Heart Health: How are the symptoms of heart attack different in men and women?

Heart Health: How are the symptoms of heart attack different in men and women?

Sweating, nausea, dizziness and unusual fatigue may not seem like typical heart attack symptoms, but are common in women, and may occur more frequently while resting or sleeping, according to a study. Unlike men, chest pain, pressure, or discomfort are not always severe or even the most prominent symptom of a heart attack in women. That’s why women need to understand their unique characteristics as they work to reduce their risk of heart disease, Mayo Clinic researchers revealed.

These symptoms may occur

Symptoms of heart attack in women are different from those of men. When women experience heart attack symptoms, those signs are often misinterpreted. Women’s symptoms are often vague – shortness of breath, nausea.

“It’s important to first recognize the risk factors for developing heart disease and then work to curb the behaviors that can increase that risk,” said Chatura Aloor, M.D., a family medicine physician at Mayo Clinic Health System in Mankato.

“Some factors play a more important role in the development of heart disease in women than traditional risks, such as high cholesterol, obesity and high blood pressure,” Alur said. Women should control risk factors such as diabetes, mental stress and depression, smoking and a sedentary lifestyle to help prevent heart disease. Certain conditions, including menopause, broken heart syndrome and pregnancy complications, can also increase a woman’s risk of heart disease.

Women don’t pay attention

Dr. Aloor said, “Women of all ages should take heart disease seriously. Many women downplay their symptoms and do not seek care until heart damage occurs and a trip to the ICU becomes necessary. We want women to understand the importance of listening to their bodies, understanding what feels normal to them, and seeking care before symptoms become severe.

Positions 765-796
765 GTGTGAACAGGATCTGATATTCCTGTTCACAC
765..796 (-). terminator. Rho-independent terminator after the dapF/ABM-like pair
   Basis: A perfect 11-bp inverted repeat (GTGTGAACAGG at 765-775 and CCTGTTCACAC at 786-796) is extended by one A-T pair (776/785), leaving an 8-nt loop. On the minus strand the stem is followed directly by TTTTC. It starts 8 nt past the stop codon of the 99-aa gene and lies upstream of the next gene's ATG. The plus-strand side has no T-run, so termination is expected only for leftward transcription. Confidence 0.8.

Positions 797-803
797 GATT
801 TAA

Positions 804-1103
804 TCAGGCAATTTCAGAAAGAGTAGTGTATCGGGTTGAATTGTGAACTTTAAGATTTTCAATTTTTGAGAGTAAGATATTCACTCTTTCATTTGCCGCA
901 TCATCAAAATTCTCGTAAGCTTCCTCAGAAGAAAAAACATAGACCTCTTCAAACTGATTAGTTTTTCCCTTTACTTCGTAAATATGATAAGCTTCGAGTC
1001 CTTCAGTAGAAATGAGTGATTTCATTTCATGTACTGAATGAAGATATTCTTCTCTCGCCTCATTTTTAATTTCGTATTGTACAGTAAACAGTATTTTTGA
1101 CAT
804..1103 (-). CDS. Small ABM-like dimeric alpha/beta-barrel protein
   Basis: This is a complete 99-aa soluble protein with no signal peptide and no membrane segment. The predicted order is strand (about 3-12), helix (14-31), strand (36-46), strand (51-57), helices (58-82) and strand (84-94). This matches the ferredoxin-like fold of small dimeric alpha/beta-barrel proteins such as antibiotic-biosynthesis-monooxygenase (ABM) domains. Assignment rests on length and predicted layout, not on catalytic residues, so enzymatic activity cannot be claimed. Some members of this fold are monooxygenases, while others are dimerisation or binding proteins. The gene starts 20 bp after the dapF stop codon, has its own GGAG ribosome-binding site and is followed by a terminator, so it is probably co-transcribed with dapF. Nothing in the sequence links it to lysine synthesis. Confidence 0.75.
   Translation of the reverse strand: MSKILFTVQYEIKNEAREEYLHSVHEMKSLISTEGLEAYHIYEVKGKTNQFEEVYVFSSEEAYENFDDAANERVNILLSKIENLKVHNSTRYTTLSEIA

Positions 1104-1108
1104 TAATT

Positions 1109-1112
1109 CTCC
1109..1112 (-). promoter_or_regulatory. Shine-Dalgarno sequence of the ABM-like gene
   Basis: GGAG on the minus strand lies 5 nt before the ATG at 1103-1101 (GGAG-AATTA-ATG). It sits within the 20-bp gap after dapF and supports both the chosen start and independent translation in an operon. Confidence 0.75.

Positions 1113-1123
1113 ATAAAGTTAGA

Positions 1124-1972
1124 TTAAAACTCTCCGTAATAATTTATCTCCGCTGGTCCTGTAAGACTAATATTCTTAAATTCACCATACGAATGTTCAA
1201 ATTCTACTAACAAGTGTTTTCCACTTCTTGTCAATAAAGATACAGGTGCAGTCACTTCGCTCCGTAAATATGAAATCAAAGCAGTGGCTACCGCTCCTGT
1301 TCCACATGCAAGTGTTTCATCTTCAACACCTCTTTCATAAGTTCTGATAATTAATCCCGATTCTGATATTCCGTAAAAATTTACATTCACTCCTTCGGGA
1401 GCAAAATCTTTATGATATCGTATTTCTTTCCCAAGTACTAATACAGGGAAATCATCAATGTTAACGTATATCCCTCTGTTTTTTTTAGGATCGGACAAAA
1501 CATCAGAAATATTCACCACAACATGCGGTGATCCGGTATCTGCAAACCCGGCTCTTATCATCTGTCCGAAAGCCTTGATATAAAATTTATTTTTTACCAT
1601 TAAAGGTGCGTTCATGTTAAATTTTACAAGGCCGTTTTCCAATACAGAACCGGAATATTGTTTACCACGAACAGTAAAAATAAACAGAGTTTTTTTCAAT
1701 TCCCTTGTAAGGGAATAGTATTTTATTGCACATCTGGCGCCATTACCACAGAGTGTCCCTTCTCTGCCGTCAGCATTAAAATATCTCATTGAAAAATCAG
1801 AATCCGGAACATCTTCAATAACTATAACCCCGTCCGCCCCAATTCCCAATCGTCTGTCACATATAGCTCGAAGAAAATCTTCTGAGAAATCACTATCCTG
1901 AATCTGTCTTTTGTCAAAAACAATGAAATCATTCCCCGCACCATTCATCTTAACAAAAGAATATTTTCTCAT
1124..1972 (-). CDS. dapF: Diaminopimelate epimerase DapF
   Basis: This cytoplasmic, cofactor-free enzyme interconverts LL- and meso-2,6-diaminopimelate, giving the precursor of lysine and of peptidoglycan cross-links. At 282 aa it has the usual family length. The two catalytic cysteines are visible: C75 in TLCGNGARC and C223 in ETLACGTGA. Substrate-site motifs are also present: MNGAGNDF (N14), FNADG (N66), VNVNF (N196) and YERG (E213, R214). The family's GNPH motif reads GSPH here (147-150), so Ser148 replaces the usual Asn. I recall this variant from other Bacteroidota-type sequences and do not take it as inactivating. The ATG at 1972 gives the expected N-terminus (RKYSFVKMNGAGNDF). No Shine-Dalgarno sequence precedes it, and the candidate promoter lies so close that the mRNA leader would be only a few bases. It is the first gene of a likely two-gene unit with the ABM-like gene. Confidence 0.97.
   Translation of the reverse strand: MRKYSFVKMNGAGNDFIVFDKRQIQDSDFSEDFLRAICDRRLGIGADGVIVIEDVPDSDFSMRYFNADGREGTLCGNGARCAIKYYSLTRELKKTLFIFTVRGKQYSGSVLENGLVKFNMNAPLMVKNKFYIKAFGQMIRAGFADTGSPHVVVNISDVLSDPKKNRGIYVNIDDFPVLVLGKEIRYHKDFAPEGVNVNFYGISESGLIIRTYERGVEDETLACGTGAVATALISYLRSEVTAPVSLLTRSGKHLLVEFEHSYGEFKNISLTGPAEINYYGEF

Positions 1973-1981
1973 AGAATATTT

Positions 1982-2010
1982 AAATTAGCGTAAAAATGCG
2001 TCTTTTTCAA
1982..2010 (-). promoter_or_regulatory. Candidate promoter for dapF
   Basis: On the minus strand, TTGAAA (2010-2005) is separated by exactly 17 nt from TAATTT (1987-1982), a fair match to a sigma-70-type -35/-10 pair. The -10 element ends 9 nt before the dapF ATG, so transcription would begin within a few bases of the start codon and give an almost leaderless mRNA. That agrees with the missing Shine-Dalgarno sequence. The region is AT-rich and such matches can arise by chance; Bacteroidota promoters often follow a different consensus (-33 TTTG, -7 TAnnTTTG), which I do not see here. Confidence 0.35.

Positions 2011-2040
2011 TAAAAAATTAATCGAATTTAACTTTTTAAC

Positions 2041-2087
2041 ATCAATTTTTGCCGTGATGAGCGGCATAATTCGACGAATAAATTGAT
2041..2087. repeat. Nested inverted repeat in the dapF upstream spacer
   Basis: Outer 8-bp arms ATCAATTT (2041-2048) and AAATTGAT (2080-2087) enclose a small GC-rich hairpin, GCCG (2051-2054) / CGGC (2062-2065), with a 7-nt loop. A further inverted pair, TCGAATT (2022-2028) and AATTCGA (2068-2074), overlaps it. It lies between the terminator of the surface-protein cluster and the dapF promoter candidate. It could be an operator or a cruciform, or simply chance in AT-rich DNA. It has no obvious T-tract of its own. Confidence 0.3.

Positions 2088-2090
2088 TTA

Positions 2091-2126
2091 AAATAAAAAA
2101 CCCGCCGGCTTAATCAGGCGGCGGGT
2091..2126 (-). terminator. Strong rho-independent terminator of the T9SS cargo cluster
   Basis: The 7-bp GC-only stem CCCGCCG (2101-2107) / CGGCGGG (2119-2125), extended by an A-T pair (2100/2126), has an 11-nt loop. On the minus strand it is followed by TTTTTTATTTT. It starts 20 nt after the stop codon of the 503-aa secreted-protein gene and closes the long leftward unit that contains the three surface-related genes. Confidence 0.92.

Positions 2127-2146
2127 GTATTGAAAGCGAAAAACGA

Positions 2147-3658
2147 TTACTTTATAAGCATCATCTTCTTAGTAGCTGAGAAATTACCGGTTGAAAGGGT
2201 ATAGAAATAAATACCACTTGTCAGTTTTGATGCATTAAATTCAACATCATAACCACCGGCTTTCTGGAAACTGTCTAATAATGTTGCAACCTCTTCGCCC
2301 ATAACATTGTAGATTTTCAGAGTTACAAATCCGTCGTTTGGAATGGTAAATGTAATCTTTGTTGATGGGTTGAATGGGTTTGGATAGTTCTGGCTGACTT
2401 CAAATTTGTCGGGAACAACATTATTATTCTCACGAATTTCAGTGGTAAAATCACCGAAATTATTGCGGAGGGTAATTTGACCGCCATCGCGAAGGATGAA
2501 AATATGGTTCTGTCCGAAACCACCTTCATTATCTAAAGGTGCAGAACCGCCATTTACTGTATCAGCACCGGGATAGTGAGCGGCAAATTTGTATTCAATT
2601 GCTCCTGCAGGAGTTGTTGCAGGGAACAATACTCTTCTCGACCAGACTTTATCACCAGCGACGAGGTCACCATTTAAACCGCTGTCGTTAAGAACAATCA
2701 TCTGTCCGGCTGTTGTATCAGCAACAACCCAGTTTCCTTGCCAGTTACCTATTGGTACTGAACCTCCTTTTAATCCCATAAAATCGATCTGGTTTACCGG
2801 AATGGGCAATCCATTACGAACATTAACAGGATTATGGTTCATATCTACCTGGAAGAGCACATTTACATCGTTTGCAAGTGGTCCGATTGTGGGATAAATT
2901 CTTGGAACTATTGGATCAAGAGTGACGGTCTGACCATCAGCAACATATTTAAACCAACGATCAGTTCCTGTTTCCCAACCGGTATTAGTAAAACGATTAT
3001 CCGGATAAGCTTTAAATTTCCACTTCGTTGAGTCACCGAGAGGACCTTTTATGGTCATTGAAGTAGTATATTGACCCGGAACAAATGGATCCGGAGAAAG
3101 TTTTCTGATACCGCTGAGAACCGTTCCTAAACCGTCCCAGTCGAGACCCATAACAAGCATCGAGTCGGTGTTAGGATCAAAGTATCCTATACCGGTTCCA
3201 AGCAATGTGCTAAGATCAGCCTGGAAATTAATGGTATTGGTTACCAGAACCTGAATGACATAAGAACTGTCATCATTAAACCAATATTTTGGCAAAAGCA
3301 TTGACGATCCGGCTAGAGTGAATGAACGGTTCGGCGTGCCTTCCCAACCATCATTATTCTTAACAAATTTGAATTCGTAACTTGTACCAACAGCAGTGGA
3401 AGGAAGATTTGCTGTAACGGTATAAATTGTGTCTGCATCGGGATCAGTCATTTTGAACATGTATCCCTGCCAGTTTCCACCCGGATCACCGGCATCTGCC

According to the American Heart Association (AHA), the combination of birth control pills and smoking increases the risk of heart disease in young women by 20 percent. Women can have a heart attack without any prior symptoms. The AHA said about 64 percent of women who died suddenly from coronary heart disease had no prior symptoms. The risk also increases because women’s age and family history are often a factor. Overeating and living a sedentary lifestyle are also factors that lead to blockage of arteries over time.

The AHA recommends getting cholesterol checked at age 20 or earlier if there is a family history of heart disease. It is also important to get your blood pressure checked regularly.

Disclaimer: The suggestions in this article are for general information. Do not take these tips and information as advice from a doctor or medical professional. In case of symptoms of any disease, definitely consult a doctor.

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